Five words from the blurb: family, camp, behaviour, menacing, changes

The Nobodies Album was my favourite read of 2010, so I jumped at the chance to receive a proof copy of her new novel from the publishers. The fact Harmony deals with the issues faced by families living with autism only added to the appeal, as I have a son with Asperger’s and like to read as many books on the condition as possible.

Harmony is set in a “family camp” where people are encouraged to live away from the distractions of modern life. In natural woodland surroundings, families work through the behavioural problems that their children are experiencing. The book focuses on Tilly, a thirteen year-old girl with autism, and her family. I particularly liked the way the thoughts of her eleven-year-old sister were included, as it is rare to see the impact that autism has on a sibling so accurately portrayed.

Sometimes, I wish I could be inside her head, just to see what it’s like. But I guess that being inside her head would also mean all the other stuff, like forgetting to eat with a fork sometimes and freaking out when you lose a pen, because maybe you’ll never find it, maybe it’s not under the couch or in some other room that you carried it into when you weren’t paying attention. Maybe nothing is the way it’s supposed to be, and maybe the pen is just freaking gone.

Harmony has a much simpler plot than The Nobodies Album, but it maintains her flair for accurately capturing the emotion and the complexity of thought that people experience throughout their everyday lives. The details of living with an autistic child were brutally honest, but never sensationalist. It is one of the most accurate depictions of autism I’ve seen in fiction (other great ones include Speed of Dark by Elizabeth Moon and Marcelo in the Real World by Francisco Stork).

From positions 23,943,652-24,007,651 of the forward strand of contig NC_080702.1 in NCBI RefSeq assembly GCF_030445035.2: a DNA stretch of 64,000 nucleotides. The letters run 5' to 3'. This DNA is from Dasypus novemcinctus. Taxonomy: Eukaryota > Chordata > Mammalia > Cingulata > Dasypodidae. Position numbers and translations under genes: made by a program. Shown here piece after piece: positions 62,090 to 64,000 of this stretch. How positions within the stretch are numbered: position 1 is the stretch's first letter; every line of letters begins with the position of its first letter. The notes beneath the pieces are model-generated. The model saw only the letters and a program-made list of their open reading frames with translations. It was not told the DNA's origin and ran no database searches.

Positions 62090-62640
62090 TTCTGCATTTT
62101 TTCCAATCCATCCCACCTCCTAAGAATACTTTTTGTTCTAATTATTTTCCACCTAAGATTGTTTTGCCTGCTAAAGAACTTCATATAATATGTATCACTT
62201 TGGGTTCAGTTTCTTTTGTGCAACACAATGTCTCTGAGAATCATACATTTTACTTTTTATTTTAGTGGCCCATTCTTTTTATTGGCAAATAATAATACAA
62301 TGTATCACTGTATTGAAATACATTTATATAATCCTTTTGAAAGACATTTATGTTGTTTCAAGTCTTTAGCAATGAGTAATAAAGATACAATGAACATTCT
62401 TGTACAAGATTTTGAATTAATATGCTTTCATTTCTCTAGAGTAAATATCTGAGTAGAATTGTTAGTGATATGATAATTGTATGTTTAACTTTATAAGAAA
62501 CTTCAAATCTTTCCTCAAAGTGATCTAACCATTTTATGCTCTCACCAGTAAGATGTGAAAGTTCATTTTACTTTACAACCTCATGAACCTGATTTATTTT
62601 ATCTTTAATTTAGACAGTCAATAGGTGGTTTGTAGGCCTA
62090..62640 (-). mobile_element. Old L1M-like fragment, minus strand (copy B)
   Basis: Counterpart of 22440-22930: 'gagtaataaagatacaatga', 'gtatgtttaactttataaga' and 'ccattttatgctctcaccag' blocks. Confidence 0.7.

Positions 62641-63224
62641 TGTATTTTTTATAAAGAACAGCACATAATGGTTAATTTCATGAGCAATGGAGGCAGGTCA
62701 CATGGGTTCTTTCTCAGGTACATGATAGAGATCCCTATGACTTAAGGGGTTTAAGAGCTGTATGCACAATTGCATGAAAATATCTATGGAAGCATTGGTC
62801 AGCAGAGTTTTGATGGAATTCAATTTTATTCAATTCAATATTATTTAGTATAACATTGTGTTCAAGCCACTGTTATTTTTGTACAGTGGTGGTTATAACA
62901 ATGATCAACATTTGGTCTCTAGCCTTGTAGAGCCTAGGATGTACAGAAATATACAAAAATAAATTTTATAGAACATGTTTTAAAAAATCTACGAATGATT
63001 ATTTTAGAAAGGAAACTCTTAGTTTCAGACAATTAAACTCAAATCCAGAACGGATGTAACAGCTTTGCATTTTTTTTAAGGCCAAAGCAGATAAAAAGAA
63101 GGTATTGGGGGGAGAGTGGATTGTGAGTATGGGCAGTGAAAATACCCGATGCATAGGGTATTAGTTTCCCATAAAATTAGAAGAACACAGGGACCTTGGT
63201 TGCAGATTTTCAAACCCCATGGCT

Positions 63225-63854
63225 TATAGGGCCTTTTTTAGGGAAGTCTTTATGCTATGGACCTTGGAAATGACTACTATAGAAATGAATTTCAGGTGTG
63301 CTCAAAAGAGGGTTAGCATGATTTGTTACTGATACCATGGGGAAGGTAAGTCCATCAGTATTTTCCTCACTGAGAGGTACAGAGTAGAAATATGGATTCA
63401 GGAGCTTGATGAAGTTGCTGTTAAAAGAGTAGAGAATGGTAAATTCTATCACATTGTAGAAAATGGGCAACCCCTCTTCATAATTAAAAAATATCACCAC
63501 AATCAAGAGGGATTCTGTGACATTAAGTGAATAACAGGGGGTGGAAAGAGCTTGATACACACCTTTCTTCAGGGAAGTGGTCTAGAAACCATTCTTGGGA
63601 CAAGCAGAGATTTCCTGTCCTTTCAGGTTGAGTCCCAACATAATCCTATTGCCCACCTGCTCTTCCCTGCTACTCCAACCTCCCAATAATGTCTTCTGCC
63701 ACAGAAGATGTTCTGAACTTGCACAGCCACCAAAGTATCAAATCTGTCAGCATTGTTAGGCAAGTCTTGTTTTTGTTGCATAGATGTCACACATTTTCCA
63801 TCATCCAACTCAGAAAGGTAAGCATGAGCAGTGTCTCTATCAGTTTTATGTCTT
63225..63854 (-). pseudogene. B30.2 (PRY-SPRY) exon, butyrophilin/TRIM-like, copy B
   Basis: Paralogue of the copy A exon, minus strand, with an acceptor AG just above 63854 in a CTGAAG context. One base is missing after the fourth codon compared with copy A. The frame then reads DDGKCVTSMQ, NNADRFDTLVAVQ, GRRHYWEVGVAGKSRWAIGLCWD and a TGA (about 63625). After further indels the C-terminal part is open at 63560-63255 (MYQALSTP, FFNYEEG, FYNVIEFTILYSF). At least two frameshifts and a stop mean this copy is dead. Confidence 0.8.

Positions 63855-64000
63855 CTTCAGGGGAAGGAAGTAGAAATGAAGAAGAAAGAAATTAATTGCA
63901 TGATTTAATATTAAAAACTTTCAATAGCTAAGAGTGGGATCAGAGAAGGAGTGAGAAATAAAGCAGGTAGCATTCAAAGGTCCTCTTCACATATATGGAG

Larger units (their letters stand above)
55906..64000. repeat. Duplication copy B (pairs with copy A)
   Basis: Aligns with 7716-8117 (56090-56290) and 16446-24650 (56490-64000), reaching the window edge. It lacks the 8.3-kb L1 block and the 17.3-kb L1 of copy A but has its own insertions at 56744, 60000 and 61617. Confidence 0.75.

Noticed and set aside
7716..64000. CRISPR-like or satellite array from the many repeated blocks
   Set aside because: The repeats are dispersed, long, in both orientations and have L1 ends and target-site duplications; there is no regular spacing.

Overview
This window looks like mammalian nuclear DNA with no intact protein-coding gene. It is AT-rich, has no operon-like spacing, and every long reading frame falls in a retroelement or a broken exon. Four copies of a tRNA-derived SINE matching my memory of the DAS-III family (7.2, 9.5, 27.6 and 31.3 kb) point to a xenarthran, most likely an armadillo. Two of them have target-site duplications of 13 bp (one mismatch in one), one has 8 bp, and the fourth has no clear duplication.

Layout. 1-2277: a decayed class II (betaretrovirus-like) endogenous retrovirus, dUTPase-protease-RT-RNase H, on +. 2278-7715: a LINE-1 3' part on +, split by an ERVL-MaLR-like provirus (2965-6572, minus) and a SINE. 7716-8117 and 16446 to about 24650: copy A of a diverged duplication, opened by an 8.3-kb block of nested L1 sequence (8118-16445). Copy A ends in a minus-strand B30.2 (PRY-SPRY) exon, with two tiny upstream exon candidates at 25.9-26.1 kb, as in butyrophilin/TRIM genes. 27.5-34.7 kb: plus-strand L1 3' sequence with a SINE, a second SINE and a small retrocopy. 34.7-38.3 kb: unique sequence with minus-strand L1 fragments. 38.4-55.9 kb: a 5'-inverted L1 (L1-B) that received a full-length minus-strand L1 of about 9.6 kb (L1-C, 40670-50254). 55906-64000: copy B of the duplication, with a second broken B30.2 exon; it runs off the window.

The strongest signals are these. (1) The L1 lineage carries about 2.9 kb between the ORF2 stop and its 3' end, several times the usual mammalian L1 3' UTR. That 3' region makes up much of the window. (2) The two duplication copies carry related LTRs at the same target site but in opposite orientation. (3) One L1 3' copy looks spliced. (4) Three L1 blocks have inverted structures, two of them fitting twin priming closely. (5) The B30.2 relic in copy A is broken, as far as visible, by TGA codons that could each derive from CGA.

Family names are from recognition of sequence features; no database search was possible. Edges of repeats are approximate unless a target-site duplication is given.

I also need to point out the amazing epilogue in Harmony. Anyone who has a child who is different from society’s norm needs to read it. It is one of the most beautiful explanations of the beauty present in every child I’ve ever read. I wish it could be reproduced independently, so a greater number of people could read it. I suspect it would go viral.

On top of these realistic descriptions of family life the book also contained darker undercurrents. I won’t spoil the plot by revealing any more, but I loved the unsettling nature of these elements.

Overall I was very impressed by Harmony. It doesn’t quite match The Nobodies Album in depth or cleverness, but it is well worth a read – especially if you have an interest in autism.

 

I’ve moved to Worcestershire!

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Sorry it’s been quiet on the blog for a while – I’ve been busy moving to Worcestershire.

I’ve now got Internet (after a few strangely peaceful weeks without it) and have settled the children into their new schools. Hopefully I’ll be able to get back into reading and have a few reviews here soon.

 

The Moth Snowstorm by Michael McCarthy

 Source: Personal Copy

Shortlisted for 2016 Wainwright Prize

Five words from the blurb: nature, world, destroyed, beauty, sustainable

I have now read all the books on the 2016 Wainwright Prize shortlist and I certainly saved the best for last. The Moth Snowstorm is a beautifully written book which explains the crisis facing our planet. I like to think I am well informed about environmental issues, but many of the facts were new to me and some were disturbing in their magnitude.

It is extraordinary: we are wrecking the earth, as burglars will sometimes wantonly wreck a house. It is a strange and terrible moment in history. We who ourselves depend upon it utterly are laying waste to the biosphere, the thin, planet-encircling envelope of life, rushing to degrade the atmosphere above and the ocean below and the soil at the centre and everything it supports; grabbing it, ripping it, scattering it, tearing at it, torching it, slashing at it, shitting on it